More than 60,000 public sector employees in the Kurdistan Region of Iraq have petitioned Baghdad to directly administer their salaries. They seek for Baghdad to bypass the Kurdistan Region’s own finance ministry in Erbil, potentially further weakening the Kurdistan Regional Government’s (KRG) fiscal autonomy.
Now, Kurdish politicians are beginning to throw their weight behind the move.
All Kurdish parliamentary factions in Baghdad – except for the Kurdistan Democratic Party (KDP) – have co-signed on a move to have the federal government handle salary and pension payouts directly for Kurdistan Region payroll. The KDP says this move is a deliberate strategy to weaken the Kurdistan Region’s sovereignty.
Public sector workers in the Kurdistan Region are still waiting for their August salaries and benefits (with many still waiting for July), whereas their counterparts in the rest of Iraq have already been paid for September. With no oil revenues since March, the KRG blames Baghdad for not disbursing its share of the federal budget. In response, Baghdad insists that Erbil disclose credible data on its non-oil revenues and the size of its public-sector workforce before payments can commence.
Last month, a KRG team led by Prime Minister Masrour Barzani (KDP) and Deputy Prime Minister Qubad Talabani (PUK) met with Iraqi officials to discuss the salary delay. An interim agreement was reached for a 700 billion Iraqi dinar loan (roughly $535 million) to be issued in three parts. This sum is intended to help offset the wages for the 1.4 million individuals on the KRG payroll, which amount to 906 billion Iraqi dinars ($690 million) monthly.
However, this agreement doesn’t cover the full year’s salaries, causing further unease among public sector workers. This anxiety has sparked demands for direct salary payments from Baghdad. Concurrently, a massive teachers’ strike has erupted in Sulaymaniyah province, adding to the disruption of the educational landscape in the Kurdistan Region.
Shaswar Abdulwahid, head of the Kurdish opposition New Generation Movement, met the Iraqi prime minister in Baghdad on Thursday to lobby for direct salary payments. His party is one of the co-sponsors of a letter to the speaker of parliament demanding a vote on direct salary payments. Later, in an interview with NRT TV, Abdulwahid argued that such a move wouldn’t jeopardize the Kurdistan’s Region as a political entity. Instead, he believes the true risk to its status lies in ever-weaker governance and institutions.
Akram Salih, a member of the KDP’s Leadership Council, disagrees. He labeled the push for direct salary transfers from Baghdad as a political gamesmanship, especially given the upcoming parliamentary elections in the Kurdistan Region. Salih told The Citadel that any resolution to the salary crisis should be orchestrated through the KRG’s financial system, rather than being subject to arbitrary whims of politicians in Baghdad. “The Kurdistan Region is a constitutional entity, and Iraq must engage with it [constitutionally] across political, fiscal, and military dimensions,” he stated.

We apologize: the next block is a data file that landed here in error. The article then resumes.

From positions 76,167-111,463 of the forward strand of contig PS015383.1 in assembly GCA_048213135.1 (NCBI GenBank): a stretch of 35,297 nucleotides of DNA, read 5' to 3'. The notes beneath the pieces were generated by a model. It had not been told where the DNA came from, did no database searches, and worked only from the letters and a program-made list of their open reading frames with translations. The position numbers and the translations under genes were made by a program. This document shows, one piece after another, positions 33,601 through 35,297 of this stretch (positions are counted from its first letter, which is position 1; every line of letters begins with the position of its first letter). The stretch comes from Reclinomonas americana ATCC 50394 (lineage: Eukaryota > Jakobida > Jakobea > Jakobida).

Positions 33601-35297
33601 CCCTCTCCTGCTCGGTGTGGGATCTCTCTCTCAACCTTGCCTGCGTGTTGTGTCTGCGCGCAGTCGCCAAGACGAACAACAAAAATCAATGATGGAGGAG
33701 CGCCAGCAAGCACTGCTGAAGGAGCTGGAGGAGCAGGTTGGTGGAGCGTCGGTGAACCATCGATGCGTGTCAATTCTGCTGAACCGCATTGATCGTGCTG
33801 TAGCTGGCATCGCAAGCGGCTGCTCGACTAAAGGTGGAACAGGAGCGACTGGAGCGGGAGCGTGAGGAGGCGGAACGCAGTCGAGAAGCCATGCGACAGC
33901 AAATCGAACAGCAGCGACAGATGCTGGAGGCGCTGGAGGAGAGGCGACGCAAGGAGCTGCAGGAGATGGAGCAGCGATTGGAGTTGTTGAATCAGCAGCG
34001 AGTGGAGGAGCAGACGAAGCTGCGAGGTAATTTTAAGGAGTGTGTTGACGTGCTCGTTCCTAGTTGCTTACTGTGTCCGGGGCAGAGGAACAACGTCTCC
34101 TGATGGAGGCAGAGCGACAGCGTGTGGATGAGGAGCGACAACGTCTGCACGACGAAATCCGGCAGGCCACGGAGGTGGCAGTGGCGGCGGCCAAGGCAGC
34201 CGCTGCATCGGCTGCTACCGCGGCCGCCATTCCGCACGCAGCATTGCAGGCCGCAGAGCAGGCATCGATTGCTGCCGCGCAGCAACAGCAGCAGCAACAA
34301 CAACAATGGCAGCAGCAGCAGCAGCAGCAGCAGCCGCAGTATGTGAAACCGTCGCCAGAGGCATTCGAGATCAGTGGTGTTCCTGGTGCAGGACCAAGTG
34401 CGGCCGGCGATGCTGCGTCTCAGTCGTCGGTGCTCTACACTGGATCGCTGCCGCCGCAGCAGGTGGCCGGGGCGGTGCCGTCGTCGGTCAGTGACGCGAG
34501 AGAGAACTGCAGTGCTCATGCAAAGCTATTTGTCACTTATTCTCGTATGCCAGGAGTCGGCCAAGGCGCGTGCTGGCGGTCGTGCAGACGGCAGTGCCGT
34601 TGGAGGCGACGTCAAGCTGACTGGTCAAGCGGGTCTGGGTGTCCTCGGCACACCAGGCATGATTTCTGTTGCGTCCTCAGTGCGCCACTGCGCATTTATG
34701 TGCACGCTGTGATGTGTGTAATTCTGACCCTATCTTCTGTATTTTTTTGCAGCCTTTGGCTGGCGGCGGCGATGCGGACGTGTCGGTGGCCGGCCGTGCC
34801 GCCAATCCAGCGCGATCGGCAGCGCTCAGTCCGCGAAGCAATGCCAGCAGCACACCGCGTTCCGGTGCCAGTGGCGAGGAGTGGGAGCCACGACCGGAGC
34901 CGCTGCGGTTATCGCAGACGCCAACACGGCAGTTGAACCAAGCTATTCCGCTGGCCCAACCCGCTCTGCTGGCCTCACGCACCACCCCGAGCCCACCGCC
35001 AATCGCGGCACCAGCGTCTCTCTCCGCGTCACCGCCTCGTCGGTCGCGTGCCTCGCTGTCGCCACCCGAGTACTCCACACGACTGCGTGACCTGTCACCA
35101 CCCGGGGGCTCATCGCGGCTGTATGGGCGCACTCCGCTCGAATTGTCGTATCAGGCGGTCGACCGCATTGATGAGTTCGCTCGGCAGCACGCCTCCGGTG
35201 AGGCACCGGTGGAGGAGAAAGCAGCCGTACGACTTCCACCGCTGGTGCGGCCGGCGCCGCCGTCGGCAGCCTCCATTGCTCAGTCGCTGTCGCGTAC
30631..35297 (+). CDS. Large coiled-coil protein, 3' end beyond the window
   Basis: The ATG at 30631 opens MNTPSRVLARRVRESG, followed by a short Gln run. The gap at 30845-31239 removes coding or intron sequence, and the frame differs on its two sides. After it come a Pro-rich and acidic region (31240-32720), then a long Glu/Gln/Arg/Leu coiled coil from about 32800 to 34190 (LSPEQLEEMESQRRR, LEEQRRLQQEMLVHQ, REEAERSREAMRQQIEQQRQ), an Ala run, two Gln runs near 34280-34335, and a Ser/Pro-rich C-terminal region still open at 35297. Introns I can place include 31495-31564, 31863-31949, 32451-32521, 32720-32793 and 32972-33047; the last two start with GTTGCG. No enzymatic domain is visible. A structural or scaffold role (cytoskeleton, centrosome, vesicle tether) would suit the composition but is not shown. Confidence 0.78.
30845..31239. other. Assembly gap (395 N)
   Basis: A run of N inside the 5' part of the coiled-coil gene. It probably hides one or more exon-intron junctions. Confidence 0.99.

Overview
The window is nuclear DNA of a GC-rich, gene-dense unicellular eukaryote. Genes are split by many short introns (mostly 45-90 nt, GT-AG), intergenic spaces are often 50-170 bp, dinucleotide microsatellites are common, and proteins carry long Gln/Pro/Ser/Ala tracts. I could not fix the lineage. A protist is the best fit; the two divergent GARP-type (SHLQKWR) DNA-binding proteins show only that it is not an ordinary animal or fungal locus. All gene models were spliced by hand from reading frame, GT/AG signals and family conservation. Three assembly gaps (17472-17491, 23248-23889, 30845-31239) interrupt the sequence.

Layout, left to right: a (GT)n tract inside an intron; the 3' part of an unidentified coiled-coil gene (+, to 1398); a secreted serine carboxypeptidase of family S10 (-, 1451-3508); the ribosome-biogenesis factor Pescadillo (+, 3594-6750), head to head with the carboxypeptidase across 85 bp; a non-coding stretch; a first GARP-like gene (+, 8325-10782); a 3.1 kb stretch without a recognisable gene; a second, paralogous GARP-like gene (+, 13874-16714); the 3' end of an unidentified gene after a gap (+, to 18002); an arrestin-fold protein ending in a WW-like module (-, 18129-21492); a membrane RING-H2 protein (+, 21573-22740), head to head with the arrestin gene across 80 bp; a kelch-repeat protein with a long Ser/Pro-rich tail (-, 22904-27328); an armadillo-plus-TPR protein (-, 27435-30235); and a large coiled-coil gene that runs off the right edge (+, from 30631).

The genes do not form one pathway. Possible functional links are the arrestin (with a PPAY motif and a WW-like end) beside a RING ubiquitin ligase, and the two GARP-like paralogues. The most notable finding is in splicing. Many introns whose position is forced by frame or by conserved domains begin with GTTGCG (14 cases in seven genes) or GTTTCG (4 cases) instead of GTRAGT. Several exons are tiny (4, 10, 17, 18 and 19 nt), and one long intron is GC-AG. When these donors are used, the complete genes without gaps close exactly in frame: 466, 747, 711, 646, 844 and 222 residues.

Karim Shukur, a Patriotic Union of Kurdistan (PUK) lawmaker in Baghdad, has a different view. He stressed their immediate concern is the people’s well-being, telling The Citadel, “If salaries aren’t paid and the public suffers, I can’t see how direct payments from Iraq would harm the structure of the Kurdistan Region.”
Prime Minister Barzani consistently labels the push for direct salary transfers as an attack on the Kurdistan Region’s constitutional rights.
Beyond the immediate crisis, regional geopolitical factors also play a role. A senior official in the Kurdistan Region told The Citadel there are suspicions within the KDP of Iranian interference in moves to systematically chip away at Erbil’s autonomy and power.
The official added, “If Iran and Shiite political groups continue this trajectory, the likelihood of Baghdad directly transferring KRG employees’ salaries could rise. Conversely, the KDP might seek talks with Iran to counter these efforts.”
The KRG’s autonomy, the extent of which had long exceeded its powers as defined in the constitution, has been in decline since the ill-fated 2017 independence referendum.
While longstanding tensions over revenue and territorial disputes between Erbil and Baghdad aren’t new, recent events have intensified these conflicts. The cessation of Kurdistan Region oil exports in March, the approval of the Iraqi Federal Budget Law, and the push to bypass Erbil for salary payments all signify mounting challenges to the Kurdistan Region’s autonomy.
Further complicating matters, a recent decision by the Iraqi Federal Supreme Court to dissolve the Kurdistan Region’s legislature has effectively halted the region’s legislative process. This has relegated the KRG to a caretaker administration role. Long-delayed Kurdistan Region elections are slated for February next year.
Internal discord within the Kurdish political scene add to the tensions and lack of coherent front against steps to limit the Kurdistan Region’s powers. Chronic disputes between the KDP and the PUK have put Kurdish representation in the Iraqi capital at odds, further weakening a bad hand for Kurds in Iraq.